The following is a guest post from my friend Jim Hall. He’s best known as the founder of the FreeDOS project, but he’s also the Director of IT at the University of Minnesota Morris. A while back, he ran a survey for people at all levels of IT to collect some data on how required skill sets change as people move through an IT leadership chain.
I helped him promote the survey and let him know I was curious about the results. My husband works in IT as well, and conversations among the lot of us frequently touch on how organizations and projects are managed–for better or for worse. He offered me this guest post to get the information to a broader audience than would read it on his own blog, which has a largely academic readership. I know I have a lot of readers in IT. Enjoy.
Some time ago, I posted an online poll to survey the relative importance of four qualities at various levels in an IT organization. With the help of other bloggers, and through retweets, we got the word out to as many IT folks as possible. We received responses from all across the globe (though most were from the U.S.) representing private industry, higher education, and government. The poll was up for about two months, but most of the responses came within the first few weeks. I’d like to share the results with you.
The survey asked respondents to self-identify their role in the IT organization (“staff”, “team lead”, “manager”, “director”, “CIO”) and to rank four qualities (“technical”, “strategic”, “interpersonal”, “finance”) relative to one another. This was not just a simple “1-2-3-4” prioritization exercise. Rather, the survey asked folks to consider how each quality fit into the overall importance of their work, and rank the importance of each on a 0-100 scale, where the total of all four also must be 100.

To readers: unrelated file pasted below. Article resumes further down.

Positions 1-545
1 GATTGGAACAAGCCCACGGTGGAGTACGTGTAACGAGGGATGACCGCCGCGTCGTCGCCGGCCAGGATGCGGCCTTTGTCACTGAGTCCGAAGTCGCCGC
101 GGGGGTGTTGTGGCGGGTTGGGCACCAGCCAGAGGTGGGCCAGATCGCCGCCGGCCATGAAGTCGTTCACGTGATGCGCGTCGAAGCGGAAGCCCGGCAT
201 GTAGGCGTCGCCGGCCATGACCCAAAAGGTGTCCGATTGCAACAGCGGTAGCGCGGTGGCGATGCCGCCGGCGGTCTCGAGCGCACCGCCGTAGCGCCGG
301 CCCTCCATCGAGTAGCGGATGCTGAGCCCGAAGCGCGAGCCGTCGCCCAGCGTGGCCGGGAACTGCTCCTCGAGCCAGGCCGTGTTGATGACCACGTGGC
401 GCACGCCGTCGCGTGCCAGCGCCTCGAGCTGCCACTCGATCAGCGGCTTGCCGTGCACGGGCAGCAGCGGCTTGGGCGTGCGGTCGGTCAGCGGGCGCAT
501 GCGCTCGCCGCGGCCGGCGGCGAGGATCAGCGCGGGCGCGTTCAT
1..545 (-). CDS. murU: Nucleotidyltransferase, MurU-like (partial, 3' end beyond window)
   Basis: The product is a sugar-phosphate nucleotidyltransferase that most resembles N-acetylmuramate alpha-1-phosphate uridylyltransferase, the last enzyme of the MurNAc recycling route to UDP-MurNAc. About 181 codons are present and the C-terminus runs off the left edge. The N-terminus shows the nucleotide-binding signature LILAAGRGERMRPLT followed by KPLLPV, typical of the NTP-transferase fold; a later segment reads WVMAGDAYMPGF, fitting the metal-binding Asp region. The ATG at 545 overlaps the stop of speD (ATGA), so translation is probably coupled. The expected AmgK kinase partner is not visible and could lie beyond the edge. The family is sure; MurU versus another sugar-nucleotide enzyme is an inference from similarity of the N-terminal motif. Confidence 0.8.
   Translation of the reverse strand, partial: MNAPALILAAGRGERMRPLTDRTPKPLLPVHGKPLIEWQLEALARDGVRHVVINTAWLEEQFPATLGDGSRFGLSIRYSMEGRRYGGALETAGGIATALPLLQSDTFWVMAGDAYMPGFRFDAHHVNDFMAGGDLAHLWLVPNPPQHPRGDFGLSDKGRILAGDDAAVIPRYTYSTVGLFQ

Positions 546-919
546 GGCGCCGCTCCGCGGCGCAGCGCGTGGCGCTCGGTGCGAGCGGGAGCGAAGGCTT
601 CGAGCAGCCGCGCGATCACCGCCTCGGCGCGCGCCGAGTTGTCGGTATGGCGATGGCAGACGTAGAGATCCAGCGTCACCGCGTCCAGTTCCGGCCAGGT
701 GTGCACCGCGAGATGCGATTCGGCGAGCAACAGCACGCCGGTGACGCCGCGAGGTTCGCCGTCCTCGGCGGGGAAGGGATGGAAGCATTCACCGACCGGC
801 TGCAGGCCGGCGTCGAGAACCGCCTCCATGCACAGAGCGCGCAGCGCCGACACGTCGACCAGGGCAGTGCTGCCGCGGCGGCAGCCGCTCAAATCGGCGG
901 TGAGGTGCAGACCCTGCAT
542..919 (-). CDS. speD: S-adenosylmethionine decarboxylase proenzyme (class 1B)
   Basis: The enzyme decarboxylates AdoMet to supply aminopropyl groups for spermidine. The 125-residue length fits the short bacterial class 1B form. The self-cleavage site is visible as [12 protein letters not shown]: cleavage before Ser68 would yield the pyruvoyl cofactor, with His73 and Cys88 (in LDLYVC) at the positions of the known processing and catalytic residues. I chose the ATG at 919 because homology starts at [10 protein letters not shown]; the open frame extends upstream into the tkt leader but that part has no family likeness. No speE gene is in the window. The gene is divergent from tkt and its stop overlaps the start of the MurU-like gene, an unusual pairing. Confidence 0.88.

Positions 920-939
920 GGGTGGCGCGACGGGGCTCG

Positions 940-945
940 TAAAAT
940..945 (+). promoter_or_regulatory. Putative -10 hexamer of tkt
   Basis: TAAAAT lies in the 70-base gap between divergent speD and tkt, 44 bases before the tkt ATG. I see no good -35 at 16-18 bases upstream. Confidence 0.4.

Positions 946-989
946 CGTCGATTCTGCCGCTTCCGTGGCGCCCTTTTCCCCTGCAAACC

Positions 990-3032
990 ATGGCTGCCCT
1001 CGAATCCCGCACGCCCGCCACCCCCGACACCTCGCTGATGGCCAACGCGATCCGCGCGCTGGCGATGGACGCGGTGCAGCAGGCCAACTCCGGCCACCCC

The data were sorted by role, and each quality was averaged for that role. This provided a good reduction of the data. The standard deviation was a little wider than I’d prefer, but this was an unscientific poll with only self-selecting respondents.
This is a similar approach that many other surveys have taken in measuring relative importance. However, I admit that my poll was an unscientific one. Yet the results were very consistent across each role, and somewhat surprising.
First, let’s review the four qualities in more detail:
Technical: The tasks that are very “hands-on” by nature, often managing servers or databases or supporting other systems or desktop environments.
Strategic: Time spent thinking about the overall IT organization and how the organization needs to respond to meet new challenges.
Interpersonal: Building relationships, the “give and take” of interacting with others.
Finance: Factoring in costs, either at the small scale (tools, etc.) or at the larger scales (budgets, etc.)
Note that the qualities aren’t “skills” per se, but how important each quality is to the work performed at that role. You may consider this the contribution of each quality to the role’s function in the IT organization.
And how these qualities were ranked relative to each other:
But what does this mean? There are several interesting things about these results. Let me note a few key interpretations of the data, as trends:
1. The vanishing value of Technical, and the balancing act of the Manager
Not surprisingly, the relative importance of Technical drops very quickly the higher you are in the IT organization. For a CIO, the importance of Technical is almost zero. That’s not to say that a CIO may not have the skills to, say, set up a Linux server, or to edit web pages. But this is not what a CIO typically does in his or her role.